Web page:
Novavax can make a vaccine for a completely new, unique and emerging disease faster than any other technology.
In February of 2013 a new strain of flu virus, H7N9, started circulating in China with a 50% mortality rate. Below is a timeline of the events and the rapid response achieved by Novavax.
March 31 - Emerging potential Influenza pandemic threat recognized by Chinese health authorities.
April 8 - The gene sequence was published.
Day 8 - Produced clone within 8 days.
Day 27 - Produced sufficient vaccine material to initiate animal studies at 27 days.
Day 81 - Vaccine released in commercial scale and released through QC and QA.
Day 91 - Vaccinated 220 healthy adults.
Day 126 - Demonstrated seroprotection in more than 90% of those inoculated.
Novavax developed an H7N9 vaccine, conducted multiple animal studies and initiated the world's first Phase I human clinical trial of a vaccine against an H7N9 influenza strain within just 116 days of the announcement of the H7N9 outbreak. This ability, to very rapidly respond to an emerging threat was so dramatic that the results were published a mere 5 days later in The New England Journal of Medicine.
Differences between the Novavax H7N9 vaccine and an H7N9 vaccine produced utilizing egg-based manufacturing techniques were significant. Levels of protection were substantially below Novavax's; at triple the dose for the egg-derived vaccines. This data was presented by Novavax's CEO and his confidence and excitement are evident, not only from him, but also the other analysts in the room. This short audio presentation contains a great deal of compelling information from a potential investor's perspective and is well worth the few minutes it takes to review. Novavax's Presentation at: Piper Jaffray 26th Annual Healthcare Conference.
How important is the ability to rapidly respond to the combination of multiple emerging transmittable disease threats and easy global transportation? It's an important question that Ebola seems to be answering.
Again Novavax initiated a dramatically fast response to the emerging Ebola threat. In September 2014, the Ebola gene sequence was published in the Journal Science. All other vaccines currently in development are utilizing antigen targets derived from older strains of the virus and are not accurate representations of the current strain Southern and Western Africa nations are currently fighting.
To date, Novavax has successfully tested this vaccine in rodent and rabbit pre-clinical models, initiated non-human primate studies and manufactured initial clinical material. Novavax expects to initiate human Ebola clinical studies during December of 2014. The Ebola sequence was identified in September and it's now only December and human clinical trials are beginning! Again this information can be heard first hand by listening to the Novavax's Presentation at: Piper Jaffray 26th Annual Healthcare Conference.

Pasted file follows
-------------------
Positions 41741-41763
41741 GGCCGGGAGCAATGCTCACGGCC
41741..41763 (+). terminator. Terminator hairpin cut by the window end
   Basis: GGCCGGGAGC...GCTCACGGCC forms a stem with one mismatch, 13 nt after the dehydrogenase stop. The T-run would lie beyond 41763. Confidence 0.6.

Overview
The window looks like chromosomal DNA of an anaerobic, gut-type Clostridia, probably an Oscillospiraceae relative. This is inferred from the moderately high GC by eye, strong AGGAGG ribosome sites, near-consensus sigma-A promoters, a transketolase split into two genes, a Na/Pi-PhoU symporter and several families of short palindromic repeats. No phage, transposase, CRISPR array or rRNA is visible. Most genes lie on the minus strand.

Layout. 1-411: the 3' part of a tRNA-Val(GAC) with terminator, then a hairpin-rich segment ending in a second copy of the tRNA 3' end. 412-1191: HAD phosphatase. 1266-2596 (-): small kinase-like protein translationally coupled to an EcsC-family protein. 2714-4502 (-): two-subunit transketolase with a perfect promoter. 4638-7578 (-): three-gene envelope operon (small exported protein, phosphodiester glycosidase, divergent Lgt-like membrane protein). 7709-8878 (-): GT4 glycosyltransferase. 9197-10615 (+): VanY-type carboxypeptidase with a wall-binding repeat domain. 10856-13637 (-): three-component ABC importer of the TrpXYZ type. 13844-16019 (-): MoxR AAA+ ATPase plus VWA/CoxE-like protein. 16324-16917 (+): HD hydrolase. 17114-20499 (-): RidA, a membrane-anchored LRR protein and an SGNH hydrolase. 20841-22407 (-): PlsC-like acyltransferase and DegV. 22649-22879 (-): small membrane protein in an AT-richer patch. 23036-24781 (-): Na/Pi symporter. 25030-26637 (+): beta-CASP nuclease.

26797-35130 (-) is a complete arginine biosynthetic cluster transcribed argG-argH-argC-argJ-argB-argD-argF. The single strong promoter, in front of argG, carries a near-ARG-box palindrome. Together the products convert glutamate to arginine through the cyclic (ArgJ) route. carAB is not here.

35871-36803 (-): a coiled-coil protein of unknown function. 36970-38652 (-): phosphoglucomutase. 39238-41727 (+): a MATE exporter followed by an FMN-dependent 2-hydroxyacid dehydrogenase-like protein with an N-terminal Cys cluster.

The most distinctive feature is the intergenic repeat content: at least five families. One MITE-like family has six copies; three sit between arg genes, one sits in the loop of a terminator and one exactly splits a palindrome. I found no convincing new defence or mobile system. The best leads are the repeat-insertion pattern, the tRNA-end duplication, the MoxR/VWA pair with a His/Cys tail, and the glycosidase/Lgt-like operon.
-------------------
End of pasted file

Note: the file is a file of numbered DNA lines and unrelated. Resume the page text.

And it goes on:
An Emerging Seasonal Flu Catastrophe?
Drug manufacturers make seasonal Influenza vaccines, four to six months in advance of the actual flu season. In order to accommodate the long lead times required to produce these vaccines in traditional egg-based production facilities; four strains of flu (quadrivalent flu vaccines) are included in these vaccines and are selected based largely on educated guesses of which strains of flu will be circulating during the next flu season. Novavax's ability to dramatically speed up this process enables final production to be delayed by several months helping to insure that the correct strains are included. This produces a much safer and more effective flu vaccine. Because more than 82% of the flu strains analyzed this fall by the CDC are of the H3N2 variety and because that strain was not included in this year's vaccine, there is a dramatically increased risk of becoming sick with the flu virus this year, even if you have received this year's influenza vaccine. The CDC has indicated that the H3N2 strains are more pathogenic than the other seasonal strains. This is not just inconvenient for those who become infected, but can be tragic, as many more individuals will die this year from the flu, than in previous years when the vaccines accurately contained the prevalent circulating strains. Depending on the severity of this year's flu season and the number of resulting deaths, that outcome could leverage significant pressure on the US healthcare infrastructure to make sure that our future seasonal flu vaccines are actually protective. This could potentially drive the FDA to look for ways to expedite Novavax's Influenza regulatory approval. No other vaccine company currently has the requisite capabilities to dramatically expedite the necessary vaccine development and production processes that can afford US citizens the flu protection we thought we were already obtaining.